An Olympic Chairman on Finding Your Voice

I was fortunate to have a conversation with the Chairman and Team Leader of the US Olympic Sailing Program, Dean Brenner. He’s founder of the Latimer Group and recently authored, “Sharing the Sandbox.”


Interviews with unexpected beginnings often surprise me the most. I had a feeling about Dean so I asked, “When did you realize you were a teacher?” Dean said, “Funny you say that.”  He and his wife discuss this very topic. He is a teacher but not in the formal sense.


Eventually, his dad entered the conversation.

Dean said, “I had a ‘complicated’ relationship with my dad. For many years we didn’t speak.”

Dean and his dad were getting to know each other again when his dad died suddenly. His new book, “Sharing the Sandbox,” begins, “To my father…”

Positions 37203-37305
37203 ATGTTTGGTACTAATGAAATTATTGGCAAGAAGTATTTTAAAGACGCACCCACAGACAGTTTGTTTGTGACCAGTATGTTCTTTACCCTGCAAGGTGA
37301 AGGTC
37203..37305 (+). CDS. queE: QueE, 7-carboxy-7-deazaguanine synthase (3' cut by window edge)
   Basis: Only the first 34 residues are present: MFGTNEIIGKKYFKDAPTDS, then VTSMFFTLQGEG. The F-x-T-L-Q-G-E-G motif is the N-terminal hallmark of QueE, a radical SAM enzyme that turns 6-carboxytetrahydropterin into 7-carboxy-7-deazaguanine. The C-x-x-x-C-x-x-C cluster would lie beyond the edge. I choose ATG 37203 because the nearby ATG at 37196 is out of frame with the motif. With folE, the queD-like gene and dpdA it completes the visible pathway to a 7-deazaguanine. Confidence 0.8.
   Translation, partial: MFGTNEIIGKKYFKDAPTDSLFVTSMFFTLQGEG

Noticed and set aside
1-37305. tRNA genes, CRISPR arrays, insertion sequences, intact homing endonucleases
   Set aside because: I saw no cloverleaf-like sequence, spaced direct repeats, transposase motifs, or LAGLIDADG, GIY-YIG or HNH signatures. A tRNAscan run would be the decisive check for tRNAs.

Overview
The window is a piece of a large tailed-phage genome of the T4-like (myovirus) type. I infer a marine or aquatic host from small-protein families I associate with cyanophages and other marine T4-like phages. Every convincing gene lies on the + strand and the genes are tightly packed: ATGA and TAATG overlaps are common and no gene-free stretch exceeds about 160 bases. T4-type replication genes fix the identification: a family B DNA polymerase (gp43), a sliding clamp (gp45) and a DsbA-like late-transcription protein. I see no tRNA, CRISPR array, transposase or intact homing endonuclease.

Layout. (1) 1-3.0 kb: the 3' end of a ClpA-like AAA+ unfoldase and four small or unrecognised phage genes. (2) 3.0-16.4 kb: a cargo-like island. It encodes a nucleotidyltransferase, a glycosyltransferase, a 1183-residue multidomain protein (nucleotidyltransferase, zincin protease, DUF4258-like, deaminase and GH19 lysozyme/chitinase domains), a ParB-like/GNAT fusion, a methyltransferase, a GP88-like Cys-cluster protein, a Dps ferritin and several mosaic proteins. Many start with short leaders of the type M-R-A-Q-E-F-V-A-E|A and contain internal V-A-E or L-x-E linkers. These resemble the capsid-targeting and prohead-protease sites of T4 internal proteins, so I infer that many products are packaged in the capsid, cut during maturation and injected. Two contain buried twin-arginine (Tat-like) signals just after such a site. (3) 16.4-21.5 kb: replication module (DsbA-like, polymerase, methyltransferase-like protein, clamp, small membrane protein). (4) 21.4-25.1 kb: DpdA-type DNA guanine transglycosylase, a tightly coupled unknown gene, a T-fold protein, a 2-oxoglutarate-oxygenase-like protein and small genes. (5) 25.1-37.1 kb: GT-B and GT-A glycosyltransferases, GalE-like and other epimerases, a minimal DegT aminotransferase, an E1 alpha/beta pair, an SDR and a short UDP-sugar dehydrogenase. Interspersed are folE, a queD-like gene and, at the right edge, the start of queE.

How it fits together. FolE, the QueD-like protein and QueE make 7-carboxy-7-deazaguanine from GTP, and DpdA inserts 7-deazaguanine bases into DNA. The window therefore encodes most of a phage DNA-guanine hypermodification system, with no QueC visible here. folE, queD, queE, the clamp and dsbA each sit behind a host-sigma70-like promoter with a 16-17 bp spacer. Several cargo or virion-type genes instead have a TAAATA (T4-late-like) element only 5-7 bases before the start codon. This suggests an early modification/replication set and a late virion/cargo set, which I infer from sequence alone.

Finding his voice:

Dean said, “I remember trying to chime in with the adult conversation at the dinner table. Whenever I misspoke or used poor grammar, dad grilled me in front of everybody.”

Those years were a double edged sword for Dean. They strained his relationship with his father but Dean said, “I learned the value of words and to think before speaking.” Today, Dean is an executive coach, with a focus on public speaking, presentation and communication skills. Dean said,

“I help people find their voice.”

I asked, “How do you help people find their voice?” Dean said,

“I Remind people how great they are.”

Dean went on to share his coaching orientation.

Helping people find their voice:

  1. Believe nurture matters; it’s not all nature.
  2. Don’t be directive.
  3. Ask simple questions.
  4. Repeat back what you hear.
  5. Develop tangible steps to clear goals. Coaching is more than a pat on the back.
  6. Provide tools. Say, “This has worked for others, it may work for you.”

I appreciate the tension between not being directive and providing tools that worked for others.

How do you help people find their voice?